Alabaster-Effigies

The alabaster effigies in the porch are now thought to be Richard Neville, 5th Earl of Salisbury, born in 1400 and an earlier Montacute Countess of Salisbury, but not his wife Alice. Richard Neville was the son of Ralph Neville, Earl of Westmorland, and married the heiress of the last Montagu Earl of Salisbury, inheriting the title in 1429. He was Lord Chancellor from 1453-5, fled the country in 1459, returned the following year, and was beheaded at Pontefract Castle on the day after the battle of Wakefield in 1460. His son, also Richard, born in 1428 was Earl of Warwick (this title also came from his wife, whose brother was the last of the Beauchamp family to be Earl, and whose possessions included a fortified manor in Caversham) and is known to history as ‘the kingmaker’. The reason for the effigies’ presence in Burghfield is unknown, as the individuals are buried in Bisham Abbey. Tradition has it that the effigies were dragged behind a galloping horse from Newbury, and that the lady turned over en route. . The 1719 Antiquities of Berkshire by Elias Ashmore refers to the effigies as lying close to the floor on the south side of the Chancel. The lady has been in her present position since 1843, but the male figure was only placed there in 1929 having spent the earlier period under the belfry stairs.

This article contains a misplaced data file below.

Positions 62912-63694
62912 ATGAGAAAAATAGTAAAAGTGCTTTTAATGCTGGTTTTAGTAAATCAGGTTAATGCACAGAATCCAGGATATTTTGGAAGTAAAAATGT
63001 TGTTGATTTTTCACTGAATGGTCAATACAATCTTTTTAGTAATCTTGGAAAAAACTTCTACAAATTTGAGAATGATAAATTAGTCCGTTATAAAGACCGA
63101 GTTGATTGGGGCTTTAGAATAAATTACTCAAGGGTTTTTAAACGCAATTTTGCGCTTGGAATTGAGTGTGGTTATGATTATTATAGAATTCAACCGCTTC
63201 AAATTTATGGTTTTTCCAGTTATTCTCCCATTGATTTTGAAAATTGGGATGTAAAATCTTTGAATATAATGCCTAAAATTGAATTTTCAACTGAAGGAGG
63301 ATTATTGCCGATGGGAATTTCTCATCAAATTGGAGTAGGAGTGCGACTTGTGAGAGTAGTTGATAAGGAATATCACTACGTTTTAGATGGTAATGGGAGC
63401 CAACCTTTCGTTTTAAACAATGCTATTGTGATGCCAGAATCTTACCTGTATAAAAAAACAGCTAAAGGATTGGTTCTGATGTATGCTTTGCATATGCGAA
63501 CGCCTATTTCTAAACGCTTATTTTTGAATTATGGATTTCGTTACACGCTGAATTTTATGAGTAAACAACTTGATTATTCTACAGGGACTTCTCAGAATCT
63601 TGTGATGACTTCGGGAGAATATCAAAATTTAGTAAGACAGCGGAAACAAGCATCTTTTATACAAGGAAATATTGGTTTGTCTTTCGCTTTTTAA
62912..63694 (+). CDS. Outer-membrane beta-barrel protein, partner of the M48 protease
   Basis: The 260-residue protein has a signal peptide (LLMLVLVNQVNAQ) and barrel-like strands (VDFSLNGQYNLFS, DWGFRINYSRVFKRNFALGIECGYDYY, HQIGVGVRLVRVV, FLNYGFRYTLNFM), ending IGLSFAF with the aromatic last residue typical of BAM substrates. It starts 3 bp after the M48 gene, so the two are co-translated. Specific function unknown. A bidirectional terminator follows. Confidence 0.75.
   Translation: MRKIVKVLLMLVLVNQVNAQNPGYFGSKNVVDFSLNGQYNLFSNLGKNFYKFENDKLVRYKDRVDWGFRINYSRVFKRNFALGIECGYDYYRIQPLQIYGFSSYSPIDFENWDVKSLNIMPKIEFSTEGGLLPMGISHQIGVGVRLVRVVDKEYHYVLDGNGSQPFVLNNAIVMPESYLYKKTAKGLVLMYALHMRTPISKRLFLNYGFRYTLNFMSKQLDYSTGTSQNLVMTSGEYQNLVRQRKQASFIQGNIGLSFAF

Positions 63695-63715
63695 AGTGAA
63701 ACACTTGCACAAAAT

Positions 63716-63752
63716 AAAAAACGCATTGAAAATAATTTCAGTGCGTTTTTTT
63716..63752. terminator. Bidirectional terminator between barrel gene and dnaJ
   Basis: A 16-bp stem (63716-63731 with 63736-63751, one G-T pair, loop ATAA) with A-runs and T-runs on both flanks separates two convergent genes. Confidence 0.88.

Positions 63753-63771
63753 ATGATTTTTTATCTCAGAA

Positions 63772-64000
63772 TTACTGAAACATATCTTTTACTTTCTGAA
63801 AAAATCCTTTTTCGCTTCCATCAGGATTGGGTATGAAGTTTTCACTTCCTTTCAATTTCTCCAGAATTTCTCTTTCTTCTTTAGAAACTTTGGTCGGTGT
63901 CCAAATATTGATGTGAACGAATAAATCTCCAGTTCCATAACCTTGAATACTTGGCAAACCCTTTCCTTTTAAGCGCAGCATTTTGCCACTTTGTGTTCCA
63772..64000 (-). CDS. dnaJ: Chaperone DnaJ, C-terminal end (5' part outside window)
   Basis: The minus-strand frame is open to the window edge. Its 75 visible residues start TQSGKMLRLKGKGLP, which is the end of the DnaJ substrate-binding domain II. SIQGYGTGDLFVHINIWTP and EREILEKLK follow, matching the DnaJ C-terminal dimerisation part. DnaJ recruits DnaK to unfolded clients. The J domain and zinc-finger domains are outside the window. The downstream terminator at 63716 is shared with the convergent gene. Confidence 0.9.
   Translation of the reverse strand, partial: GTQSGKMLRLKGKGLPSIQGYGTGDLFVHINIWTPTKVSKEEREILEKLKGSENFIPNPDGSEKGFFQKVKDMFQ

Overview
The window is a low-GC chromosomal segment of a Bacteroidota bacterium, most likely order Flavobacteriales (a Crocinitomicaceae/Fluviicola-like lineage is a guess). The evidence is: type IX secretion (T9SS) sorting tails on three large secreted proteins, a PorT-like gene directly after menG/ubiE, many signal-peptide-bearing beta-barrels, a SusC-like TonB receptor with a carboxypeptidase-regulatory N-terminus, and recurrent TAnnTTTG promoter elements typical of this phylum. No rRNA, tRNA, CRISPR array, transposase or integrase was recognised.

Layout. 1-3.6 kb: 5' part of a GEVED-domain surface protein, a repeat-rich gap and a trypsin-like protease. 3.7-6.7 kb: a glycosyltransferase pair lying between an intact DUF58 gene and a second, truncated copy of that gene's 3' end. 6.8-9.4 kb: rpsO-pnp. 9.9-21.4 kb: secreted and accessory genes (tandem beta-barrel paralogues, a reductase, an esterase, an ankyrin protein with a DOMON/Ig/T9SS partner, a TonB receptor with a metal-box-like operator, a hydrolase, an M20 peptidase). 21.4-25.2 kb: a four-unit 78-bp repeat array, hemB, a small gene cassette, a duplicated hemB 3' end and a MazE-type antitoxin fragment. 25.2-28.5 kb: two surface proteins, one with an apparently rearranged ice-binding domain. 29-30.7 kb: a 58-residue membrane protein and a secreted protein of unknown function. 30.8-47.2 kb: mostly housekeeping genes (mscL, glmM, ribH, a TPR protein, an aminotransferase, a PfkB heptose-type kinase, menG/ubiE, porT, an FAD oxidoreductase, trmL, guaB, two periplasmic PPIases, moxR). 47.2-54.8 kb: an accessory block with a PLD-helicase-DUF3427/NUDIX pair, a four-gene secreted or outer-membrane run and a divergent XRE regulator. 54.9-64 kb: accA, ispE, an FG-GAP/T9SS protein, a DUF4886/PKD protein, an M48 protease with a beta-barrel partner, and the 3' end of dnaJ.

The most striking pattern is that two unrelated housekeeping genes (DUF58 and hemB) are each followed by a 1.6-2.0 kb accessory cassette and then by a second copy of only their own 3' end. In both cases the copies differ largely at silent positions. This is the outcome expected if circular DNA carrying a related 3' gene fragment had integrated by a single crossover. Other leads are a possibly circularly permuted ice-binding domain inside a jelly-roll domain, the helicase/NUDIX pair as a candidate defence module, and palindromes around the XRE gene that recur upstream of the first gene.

In 1928 Mr Howard inspected the alabaster effigies, and identified the armorial bearings as Warwick quartered with Oxford. This led him to conclude that the man was a member of the Neville family who had married a daughter of Lord Oxford. He believed an alabaster effigy of the man’s father was in Salisbury cathedral.